Make the call today, now.
Thank you…

Sunday, September 7, 2014

The Need to Keep Moving Forward

Let’s pretend you are a senior in high school working to get into college, finding a swim team that works for you while also finding a place you think you’d fit in for the next 4-5 years academically and socially. It can be and sometimes is a daunting challenge.  
After all, you get advice from so many corners of your universe. Everyone thinks they have the answer to all your questions. In fact they don’t have any answers at all. All they have are their opinions which are usually framed by either their own personal experiences or by those of friends and co-workers under whose influence they live.  
Now let’s say you finally figure it all out. You find a school that seems like it will provide you with an opportunity for a good education. (Remember that nearly all schools fit this part of the bill; the rest is up to you to take advantage of this opportunity)
Best of all this school has a swim team that seems as if it will meet your needs as well. Its program seems to be in line with your aspirations. It gives you room to grow without suffocating you yet isn’t so easy that it fails to challenge you. The coaches appear to have your best interests at heart while holding you to a level of expectations that will allow you the opportunity to improve.
Sounds like you have a winner. Congratulations! Now what?
You won’t actually get in that school and on that team until about 11months from now.
We ask you to look back where you were academically, socially and athletically 11 months ago. We bet there have been numerous changes. Consider that for a moment and then think about this question: what do you plan to do with the next 11 months?
You actually have “it made” – temporarily; indeed very temporarily. The landscape is littered with numerous examples of high school seniors who thought they had “it made” once the decision was made, the offer accepted. In fact the real work now begins; and it begins in earnest tomorrow.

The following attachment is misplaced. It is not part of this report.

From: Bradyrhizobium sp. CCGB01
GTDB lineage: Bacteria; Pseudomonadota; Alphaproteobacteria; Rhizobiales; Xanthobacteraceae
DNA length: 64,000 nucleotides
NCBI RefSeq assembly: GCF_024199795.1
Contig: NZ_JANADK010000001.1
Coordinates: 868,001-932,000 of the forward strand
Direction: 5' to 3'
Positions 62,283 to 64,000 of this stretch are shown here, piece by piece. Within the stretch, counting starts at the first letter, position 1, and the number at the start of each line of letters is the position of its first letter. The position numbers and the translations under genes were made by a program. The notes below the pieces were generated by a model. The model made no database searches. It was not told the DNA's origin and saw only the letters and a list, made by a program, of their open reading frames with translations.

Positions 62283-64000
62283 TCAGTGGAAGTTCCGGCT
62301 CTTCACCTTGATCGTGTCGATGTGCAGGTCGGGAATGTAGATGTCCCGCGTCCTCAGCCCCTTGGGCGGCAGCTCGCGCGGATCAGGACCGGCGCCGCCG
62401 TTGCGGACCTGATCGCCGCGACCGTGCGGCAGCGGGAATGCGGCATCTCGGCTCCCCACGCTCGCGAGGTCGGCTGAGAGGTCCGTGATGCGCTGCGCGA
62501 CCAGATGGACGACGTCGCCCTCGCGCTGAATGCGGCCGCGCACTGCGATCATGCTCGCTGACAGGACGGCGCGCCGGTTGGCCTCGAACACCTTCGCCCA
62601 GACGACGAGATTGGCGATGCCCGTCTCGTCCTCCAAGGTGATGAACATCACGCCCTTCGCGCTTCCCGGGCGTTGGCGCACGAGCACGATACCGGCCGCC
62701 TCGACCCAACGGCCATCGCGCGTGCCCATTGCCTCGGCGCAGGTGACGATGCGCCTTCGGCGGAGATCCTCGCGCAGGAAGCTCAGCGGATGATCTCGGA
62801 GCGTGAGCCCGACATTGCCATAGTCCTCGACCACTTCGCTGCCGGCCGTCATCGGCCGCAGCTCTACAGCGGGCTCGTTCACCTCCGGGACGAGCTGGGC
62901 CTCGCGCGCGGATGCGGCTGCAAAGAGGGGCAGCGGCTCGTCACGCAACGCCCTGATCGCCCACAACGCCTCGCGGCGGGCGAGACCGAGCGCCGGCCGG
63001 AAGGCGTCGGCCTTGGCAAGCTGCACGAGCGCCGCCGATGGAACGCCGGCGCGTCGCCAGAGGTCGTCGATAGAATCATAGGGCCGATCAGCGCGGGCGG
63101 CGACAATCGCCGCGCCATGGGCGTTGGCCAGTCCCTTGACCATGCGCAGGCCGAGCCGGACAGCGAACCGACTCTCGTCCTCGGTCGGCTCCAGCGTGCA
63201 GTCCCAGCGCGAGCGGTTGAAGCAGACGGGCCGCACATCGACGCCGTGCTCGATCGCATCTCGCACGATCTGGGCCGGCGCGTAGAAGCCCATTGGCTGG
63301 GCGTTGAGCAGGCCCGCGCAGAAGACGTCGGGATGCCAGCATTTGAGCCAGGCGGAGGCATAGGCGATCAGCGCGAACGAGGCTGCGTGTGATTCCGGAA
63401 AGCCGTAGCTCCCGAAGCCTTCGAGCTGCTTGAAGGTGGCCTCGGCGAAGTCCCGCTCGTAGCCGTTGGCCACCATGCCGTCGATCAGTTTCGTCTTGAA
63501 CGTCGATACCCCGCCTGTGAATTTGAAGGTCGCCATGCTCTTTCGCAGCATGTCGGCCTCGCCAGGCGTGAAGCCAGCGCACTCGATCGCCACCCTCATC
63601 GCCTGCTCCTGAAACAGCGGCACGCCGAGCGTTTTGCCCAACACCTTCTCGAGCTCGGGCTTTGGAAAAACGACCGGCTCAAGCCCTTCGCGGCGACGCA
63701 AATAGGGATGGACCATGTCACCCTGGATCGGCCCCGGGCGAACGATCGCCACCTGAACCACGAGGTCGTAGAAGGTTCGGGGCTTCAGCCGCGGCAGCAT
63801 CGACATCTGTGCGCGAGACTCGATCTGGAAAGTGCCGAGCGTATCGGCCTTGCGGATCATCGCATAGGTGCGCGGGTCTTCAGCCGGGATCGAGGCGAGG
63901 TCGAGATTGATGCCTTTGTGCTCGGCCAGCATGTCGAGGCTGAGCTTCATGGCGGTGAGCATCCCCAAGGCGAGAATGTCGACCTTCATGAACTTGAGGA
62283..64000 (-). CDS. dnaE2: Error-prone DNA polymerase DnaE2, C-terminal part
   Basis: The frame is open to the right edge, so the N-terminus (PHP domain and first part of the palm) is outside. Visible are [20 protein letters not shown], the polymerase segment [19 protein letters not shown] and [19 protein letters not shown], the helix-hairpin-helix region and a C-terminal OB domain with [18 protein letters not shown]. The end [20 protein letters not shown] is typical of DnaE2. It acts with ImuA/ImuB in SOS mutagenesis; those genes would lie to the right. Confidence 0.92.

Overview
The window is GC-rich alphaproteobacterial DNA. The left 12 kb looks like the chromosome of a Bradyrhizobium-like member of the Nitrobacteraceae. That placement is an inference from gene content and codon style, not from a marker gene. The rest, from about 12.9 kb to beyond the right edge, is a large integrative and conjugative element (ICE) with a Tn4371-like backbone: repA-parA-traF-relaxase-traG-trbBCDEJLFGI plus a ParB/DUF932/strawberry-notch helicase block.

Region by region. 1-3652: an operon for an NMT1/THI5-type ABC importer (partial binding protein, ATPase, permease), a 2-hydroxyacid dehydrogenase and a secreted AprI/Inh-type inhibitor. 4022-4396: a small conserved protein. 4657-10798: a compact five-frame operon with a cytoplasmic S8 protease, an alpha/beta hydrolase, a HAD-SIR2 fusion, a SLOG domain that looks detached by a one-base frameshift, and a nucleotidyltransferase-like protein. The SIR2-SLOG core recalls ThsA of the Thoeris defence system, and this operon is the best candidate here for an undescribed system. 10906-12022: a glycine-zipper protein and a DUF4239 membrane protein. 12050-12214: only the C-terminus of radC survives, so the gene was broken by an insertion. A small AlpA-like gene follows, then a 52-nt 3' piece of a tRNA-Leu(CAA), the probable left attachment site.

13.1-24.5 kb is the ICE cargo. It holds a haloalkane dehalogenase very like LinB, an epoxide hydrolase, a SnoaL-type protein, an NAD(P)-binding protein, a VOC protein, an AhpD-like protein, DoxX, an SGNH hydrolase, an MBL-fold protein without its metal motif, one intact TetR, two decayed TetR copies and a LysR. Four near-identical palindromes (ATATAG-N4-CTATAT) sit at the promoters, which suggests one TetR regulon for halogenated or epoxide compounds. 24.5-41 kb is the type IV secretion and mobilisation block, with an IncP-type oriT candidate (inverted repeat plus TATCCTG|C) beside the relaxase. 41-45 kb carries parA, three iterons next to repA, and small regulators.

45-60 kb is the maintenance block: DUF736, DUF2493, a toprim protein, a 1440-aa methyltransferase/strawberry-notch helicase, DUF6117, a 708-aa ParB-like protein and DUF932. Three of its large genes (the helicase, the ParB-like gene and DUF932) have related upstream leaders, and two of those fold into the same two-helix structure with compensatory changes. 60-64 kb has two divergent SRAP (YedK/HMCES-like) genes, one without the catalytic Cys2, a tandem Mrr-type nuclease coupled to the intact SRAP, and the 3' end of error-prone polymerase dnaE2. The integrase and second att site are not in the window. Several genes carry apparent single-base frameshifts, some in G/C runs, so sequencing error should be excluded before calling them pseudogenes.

You have 11 months to get yourself ready for the next step. You need to get your academic house in order first and foremost. Simultaneously you need to get your athletic game to the highest possible level since when you get to your new college team the intensity will be such that you have not ever faced before.
Trust us on this point. When you take put 20-30 individuals in the pool who all have a common goal of excelling it will require every bit of your ability to keep up. As an 18 year old you will be competing with 22 year olds who want to help you improve while keeping their spot ahead of you. The dynamic is either incredibly inspiring or crushing.
You will literally either sink or swim. Same goes for the classroom. They don’t take attendance. They don’t care if you show up; pass or fail; it’s up to you.
Which is a really wonderful thing; you are now firmly, perhaps for the first time in your life, actually in charge of your own destiny. You have arrived at a wonderful place. You can thrive and actually call it your own…perhaps for the first time in your life…powerful stuff indeed!
So keep moving forward these next few months and see what is possible for you!

Monday, September 1, 2014

What We Learned

As we embark on a new training season we reflect upon what went right and what didn’t last season.
We have a fairly comprehensive list on both sides of the ledger and those lists rather accurately describe what we learned. These of course will become woven into the day to day fabric of how we approach our coaching and how our athletes approach their swimming.
What we do know is this:
A swimmer and or a coach must take responsibility for his/her actions. Failure to do so puts one in the role of victim. Victims never improve; not ever.
We all work better individually when we are united in a common purpose. The team does help hold the individual to higher standards in a very supportive nurturing way. When someone is out of touch with the group both that person and the group suffer. 
Contributors always win; takers always lose. Get rid of takers; add contributors.
It is impossible to predict the future. At the same time it is possible to predict outcomes rather accurately based upon the familiar input = output equation. More work, more attention to detail, more connection to group goals as well as individual goals = more rewards, more benefits reaped and more engaged group dynamics.
Faster does not mean better. Faster means less elapsed time. Better means a whole host of qualities some of which may be faster.
What does your list look like? What will you keep; what will you toss out?